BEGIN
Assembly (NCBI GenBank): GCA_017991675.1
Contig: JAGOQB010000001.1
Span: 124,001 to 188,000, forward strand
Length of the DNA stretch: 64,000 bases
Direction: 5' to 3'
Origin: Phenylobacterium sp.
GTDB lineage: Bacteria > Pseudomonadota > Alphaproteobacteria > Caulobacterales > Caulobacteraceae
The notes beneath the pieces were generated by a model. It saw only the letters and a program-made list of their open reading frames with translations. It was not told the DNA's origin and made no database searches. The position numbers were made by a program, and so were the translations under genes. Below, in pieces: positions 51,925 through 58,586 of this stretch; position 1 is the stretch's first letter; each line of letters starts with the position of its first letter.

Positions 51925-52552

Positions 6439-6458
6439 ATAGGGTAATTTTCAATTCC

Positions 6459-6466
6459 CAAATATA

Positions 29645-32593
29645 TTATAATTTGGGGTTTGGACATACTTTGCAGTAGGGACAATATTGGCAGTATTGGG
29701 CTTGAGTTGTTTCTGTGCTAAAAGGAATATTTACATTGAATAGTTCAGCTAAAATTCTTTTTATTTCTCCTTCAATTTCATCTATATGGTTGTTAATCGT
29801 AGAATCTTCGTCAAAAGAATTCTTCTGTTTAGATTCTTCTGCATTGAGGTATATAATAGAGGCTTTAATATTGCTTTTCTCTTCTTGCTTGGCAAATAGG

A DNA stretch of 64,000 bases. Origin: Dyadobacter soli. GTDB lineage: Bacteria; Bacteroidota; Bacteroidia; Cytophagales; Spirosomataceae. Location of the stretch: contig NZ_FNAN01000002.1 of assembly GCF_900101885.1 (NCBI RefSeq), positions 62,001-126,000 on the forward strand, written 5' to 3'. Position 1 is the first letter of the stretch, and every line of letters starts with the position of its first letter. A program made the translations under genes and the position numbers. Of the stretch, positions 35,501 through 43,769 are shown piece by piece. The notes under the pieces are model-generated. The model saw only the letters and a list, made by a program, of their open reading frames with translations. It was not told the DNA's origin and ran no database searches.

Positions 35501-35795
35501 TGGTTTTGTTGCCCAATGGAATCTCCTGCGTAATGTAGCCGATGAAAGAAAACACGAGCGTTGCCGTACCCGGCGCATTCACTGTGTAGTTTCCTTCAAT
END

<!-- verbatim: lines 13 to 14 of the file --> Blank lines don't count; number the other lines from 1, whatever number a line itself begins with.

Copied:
6459 CAAATATA

Positions 29645-32593